According to a recent column by Nicholas Kristof of the New York Times, IQ is not an unchangeable number that we are born with and that stays the same throughout our lives. Work done by researchers Richard Nisbett of the University of Michigan and Eric Turkheimer of the University of Virgnia shows that IQ is effected by environment.
The fact that IQ can potentially be changed over time can be seen from both an optimistic and pessimistic viewpoint. On the one hand, it is undoubtedly upsetting that children growing up in poverty tend to suffer downward pressure on their IQs. The ill-effects of a lack of intellectual stimulation and exposure to reading and vocabulary often leaves them at a great IQ disadvantage compared to their middle and upper class counterparts.
On the other hand, students who are moved into a more intellectually stimulating environment can see their IQs rise over time. Such is the case for poor children who are adopted by upper-middle class families. One French study found that children in such situations had average IQs of approximately 110, as compared to a control group with an average IQ score of 95.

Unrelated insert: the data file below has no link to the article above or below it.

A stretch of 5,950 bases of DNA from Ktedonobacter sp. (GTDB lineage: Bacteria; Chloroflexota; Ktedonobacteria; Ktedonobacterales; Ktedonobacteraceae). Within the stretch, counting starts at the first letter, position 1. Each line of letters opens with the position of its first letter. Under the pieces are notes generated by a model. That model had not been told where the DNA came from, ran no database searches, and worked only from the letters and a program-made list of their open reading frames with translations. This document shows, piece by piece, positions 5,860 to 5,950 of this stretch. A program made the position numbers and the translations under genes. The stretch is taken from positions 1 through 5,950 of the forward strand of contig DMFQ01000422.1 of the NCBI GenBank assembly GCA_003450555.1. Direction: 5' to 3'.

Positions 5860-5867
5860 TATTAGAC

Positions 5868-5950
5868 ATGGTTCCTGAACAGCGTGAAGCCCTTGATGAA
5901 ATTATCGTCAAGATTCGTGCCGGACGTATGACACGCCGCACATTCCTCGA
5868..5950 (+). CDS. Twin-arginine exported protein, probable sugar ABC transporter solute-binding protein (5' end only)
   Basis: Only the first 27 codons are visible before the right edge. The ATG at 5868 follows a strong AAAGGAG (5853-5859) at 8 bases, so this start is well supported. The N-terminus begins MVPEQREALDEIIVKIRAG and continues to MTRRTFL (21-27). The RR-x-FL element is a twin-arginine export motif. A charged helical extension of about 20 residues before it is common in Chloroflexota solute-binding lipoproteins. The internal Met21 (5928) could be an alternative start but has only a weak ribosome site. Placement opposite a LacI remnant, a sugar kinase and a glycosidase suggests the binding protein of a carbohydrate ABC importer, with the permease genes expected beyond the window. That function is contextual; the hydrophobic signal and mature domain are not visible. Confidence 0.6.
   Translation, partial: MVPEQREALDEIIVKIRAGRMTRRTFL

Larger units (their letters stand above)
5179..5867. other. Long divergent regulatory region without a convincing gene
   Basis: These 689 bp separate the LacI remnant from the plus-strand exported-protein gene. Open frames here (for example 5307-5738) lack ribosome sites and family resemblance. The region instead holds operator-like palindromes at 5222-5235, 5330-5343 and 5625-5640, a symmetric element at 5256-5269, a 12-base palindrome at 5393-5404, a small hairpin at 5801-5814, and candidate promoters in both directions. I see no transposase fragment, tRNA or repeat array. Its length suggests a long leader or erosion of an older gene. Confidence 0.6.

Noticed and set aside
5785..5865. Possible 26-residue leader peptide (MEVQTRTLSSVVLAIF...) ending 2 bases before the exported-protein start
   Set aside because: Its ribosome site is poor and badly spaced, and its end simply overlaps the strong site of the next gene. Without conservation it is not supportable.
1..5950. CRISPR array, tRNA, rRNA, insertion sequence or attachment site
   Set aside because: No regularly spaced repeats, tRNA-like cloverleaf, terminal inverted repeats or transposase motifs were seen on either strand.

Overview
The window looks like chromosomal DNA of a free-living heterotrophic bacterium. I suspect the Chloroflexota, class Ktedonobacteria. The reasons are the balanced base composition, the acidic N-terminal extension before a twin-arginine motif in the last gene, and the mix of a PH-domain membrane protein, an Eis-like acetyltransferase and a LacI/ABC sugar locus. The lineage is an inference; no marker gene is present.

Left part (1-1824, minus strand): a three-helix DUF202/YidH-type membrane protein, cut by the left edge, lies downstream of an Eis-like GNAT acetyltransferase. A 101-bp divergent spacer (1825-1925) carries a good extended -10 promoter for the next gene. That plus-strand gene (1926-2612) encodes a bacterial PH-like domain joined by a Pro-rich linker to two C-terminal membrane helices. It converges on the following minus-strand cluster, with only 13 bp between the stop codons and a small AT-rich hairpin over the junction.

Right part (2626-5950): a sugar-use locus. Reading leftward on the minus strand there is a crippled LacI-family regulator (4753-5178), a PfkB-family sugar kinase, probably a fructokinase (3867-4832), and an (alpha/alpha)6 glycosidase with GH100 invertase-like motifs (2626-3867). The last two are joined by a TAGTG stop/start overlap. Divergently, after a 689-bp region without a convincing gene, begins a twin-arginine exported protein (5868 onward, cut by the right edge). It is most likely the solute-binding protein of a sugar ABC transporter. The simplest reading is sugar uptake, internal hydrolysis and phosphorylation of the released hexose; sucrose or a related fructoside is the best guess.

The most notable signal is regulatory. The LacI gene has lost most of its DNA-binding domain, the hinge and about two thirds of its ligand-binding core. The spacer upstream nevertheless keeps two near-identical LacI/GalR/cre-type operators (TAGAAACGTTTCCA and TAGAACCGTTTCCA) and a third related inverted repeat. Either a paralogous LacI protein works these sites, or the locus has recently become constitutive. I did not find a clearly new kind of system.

The implications of this research can be seen throughout childhood. Generally, the earlier children are exposed to high quality educational programming, the more likely they are to improve their IQ scores. A couple of examples of high quality programs that have achieved such success are the Knowledge of Power Program (KIPP) and the Harlem Children's Zone. Both of these programs begin with children at very early ages and also provide instruction to parents about ways they can provide appropriate environments for their children's intellectual development.
It has also been demonstrated that junior high school students who are informed that IQ is actually changeable and not set in stone tend to do better academically. Such students tend to perform better in school simply because they feel more empowered.
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Sources: The New York Times, Wikipedia, Amazon.com, Edge.org